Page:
Image courtesy of 

Dix Noonan Webb

The International Coin, Banknote, Medal & Jewellery Specialists

The Birmingham Mint, originally known as Heaton's Mint or Ralph Heaton & Sons, started producing tokens and coins in 1850 as a private enterprise, It was created by Ralph Heaton II, using second-hand coin presses bought from the estate of Matthew Boulton.

On 1 April 1850 the auction was announced of equipment from the defunct Soho Mint, created by Matthew Boulton around 1788. At the auction on 29 April Ralph Heaton II bought the four steam-powered screw presses and six planchet presses for making blanks from strip metal. These were installed at the Bath Street works, and in that year trade tokens were struck for use in Australia. In 1851 coins were struck for Chile using the letter H as a mintmark. The same year copper planchets were made for the Royal Mint to make into pennies, halfpennies, farthings, half-farthings and quarter-farthings. In 1852 the Mint won a contract to produce a new series of coins for France. In this the Mint pioneered the minting of bronze. Ralph Heaton III (son of Ralph II) took key workers to Marseilles to equip and operate the French mint there, staying to fulfil the contract, and producing 750 tons of NapolĂ©on III bronze coins from 1853 to 1857.

In 1853 the Royal Mint was overwhelmed with producing silver and gold coins. The Birmingham Mint won its first contract to strike finished coins for Britain – 500 tons of copper, struck between August 1853 and August 1855, with another contract to follow in 1856. These coins had no mint mark to identify them as from Birmingham. During the peak of operation the four original Boulton screw presses were striking about 110,000 coins per day.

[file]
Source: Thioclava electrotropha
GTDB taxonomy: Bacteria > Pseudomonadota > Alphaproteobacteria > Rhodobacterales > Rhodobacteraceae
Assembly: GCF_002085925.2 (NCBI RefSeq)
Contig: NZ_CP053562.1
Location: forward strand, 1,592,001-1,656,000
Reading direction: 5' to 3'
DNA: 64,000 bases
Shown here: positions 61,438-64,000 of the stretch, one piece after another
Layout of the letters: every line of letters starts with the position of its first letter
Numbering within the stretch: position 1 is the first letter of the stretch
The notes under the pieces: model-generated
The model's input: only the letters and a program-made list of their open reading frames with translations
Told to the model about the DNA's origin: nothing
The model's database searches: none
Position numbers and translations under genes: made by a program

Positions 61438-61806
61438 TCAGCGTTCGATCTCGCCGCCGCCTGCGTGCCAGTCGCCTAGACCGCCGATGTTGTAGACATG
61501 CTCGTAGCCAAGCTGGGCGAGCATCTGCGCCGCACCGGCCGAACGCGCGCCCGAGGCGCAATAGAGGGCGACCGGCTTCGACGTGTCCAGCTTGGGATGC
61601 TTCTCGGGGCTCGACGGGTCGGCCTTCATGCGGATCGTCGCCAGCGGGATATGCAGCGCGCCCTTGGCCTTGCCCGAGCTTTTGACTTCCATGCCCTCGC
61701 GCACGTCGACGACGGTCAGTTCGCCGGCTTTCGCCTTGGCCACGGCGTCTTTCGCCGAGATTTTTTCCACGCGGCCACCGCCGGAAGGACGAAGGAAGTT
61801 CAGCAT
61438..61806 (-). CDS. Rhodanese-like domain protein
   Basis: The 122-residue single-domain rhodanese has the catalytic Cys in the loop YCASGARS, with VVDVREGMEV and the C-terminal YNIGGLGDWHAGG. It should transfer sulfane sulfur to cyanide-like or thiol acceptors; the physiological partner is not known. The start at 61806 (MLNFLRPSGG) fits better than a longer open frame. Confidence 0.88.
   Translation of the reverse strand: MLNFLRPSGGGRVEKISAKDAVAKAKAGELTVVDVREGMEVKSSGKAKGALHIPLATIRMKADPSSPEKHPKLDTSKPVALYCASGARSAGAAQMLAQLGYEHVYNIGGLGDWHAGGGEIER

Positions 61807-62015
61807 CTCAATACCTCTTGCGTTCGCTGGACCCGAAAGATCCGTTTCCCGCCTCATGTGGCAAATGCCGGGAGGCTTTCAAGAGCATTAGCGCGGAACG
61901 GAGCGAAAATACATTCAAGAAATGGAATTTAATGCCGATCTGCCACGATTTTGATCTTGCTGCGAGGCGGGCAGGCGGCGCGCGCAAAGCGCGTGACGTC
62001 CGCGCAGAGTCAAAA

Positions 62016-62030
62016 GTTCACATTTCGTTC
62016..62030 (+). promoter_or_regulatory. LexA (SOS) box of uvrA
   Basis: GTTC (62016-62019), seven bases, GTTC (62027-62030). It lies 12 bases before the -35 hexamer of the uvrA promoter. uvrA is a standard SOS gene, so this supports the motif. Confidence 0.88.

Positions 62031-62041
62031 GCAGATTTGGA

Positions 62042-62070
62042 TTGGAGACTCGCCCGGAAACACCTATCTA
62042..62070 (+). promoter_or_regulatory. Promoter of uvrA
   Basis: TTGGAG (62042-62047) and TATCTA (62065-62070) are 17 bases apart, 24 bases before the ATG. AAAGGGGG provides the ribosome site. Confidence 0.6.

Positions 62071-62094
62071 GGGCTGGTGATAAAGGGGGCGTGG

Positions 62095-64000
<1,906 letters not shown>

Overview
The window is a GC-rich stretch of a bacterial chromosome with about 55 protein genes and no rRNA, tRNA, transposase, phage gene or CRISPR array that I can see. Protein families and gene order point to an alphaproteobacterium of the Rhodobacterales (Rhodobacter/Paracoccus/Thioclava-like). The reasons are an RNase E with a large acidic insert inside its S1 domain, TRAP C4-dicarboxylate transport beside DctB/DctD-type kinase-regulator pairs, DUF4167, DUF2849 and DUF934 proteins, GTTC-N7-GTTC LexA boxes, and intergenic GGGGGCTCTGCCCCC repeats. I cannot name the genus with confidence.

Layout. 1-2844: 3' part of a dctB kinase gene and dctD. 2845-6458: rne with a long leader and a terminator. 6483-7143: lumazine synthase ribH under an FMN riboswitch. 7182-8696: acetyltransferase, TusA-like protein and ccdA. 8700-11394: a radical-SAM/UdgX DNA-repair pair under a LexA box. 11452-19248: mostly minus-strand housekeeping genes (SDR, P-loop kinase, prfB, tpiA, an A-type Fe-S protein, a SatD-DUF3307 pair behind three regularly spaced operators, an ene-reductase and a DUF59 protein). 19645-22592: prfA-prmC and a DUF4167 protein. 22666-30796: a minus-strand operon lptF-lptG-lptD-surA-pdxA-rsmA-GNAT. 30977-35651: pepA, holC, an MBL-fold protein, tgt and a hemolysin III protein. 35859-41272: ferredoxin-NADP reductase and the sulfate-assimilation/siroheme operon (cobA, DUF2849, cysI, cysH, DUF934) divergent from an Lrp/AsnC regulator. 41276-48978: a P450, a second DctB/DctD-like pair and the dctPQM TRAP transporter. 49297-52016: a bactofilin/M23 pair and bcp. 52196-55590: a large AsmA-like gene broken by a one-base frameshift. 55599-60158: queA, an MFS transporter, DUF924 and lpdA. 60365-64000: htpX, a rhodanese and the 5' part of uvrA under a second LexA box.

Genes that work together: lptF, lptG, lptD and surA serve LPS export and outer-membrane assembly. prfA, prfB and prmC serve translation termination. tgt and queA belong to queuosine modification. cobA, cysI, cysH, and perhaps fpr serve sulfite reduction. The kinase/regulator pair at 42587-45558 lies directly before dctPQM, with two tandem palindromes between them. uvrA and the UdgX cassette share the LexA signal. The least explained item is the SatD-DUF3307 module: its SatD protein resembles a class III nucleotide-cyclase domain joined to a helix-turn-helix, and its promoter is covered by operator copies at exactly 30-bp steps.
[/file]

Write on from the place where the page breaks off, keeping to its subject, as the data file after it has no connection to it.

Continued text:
As overseas orders increased, particularly for India, the Mint added a new lever press and further equipment, filling the Bath Street premises. In 1860 the firm bought a 1-acre (0.40 ha) plot on Icknield Street (the current site, since enlarged) and constructed a three-storey red brick factory. Completed in 1862 it employed 300 staff. It was at this time the largest private mint in the world. In 1861 a contract for bronze coins for the newly unified Italy was signed, the Mint sending blanks and equipment to Milan to be struck into finished coins by their staff in Milan.

In 1871 the first order for silver coinage was for Canada, and in 1874 the first gold was struck – Burgersponds for the new South African Republic – 837 pieces. Between 1896 and 1898 the Mint struck all of Russia's copper coins (over 110,000,000 coins per year).

Orders for colonial coins, blanks and bar metal were a steady source of business until, in 1912, an order for 16.8 million bronze coins for Britain, and in 1918 and 1919, and further orders for 7.1 million pence saw the mint striking coins for the home market. British penny coins minted by Heaton and dated 1912 can be identified by a very small upper case letter 'H' alongside the date: many of these coins were removed from circulation by collectors. In 1912, the Mint saw its first competition as the Kings Norton Metal Company was also contracted to supply bronze blanks to the Royal Mint, and in 1914 struck coins for the colonies. In both 1918 and 1919 the Kings Norton Metal Company struck a batch of bronze pennies which can also be identified by the upper case letters 'KN' appearing to the left of the date.

In 1949 the Mint produced an edition of the Maria Theresa thaler, a silver "trade dollar" widely used in the Middle East and previously minted by the Vienna Mint, or later, the Rome Mint. Further mintings were in 1953, 1954 and 1955.

In later years, the plant became increasingly busy with the introduction of the Euro within the European Union; the mint produced several million €1 and €2 coins. However, a slump in trade and contractual agreements between them and the Royal Mint resulted in the sale of the mint in late 2003.

 source Wikipedia.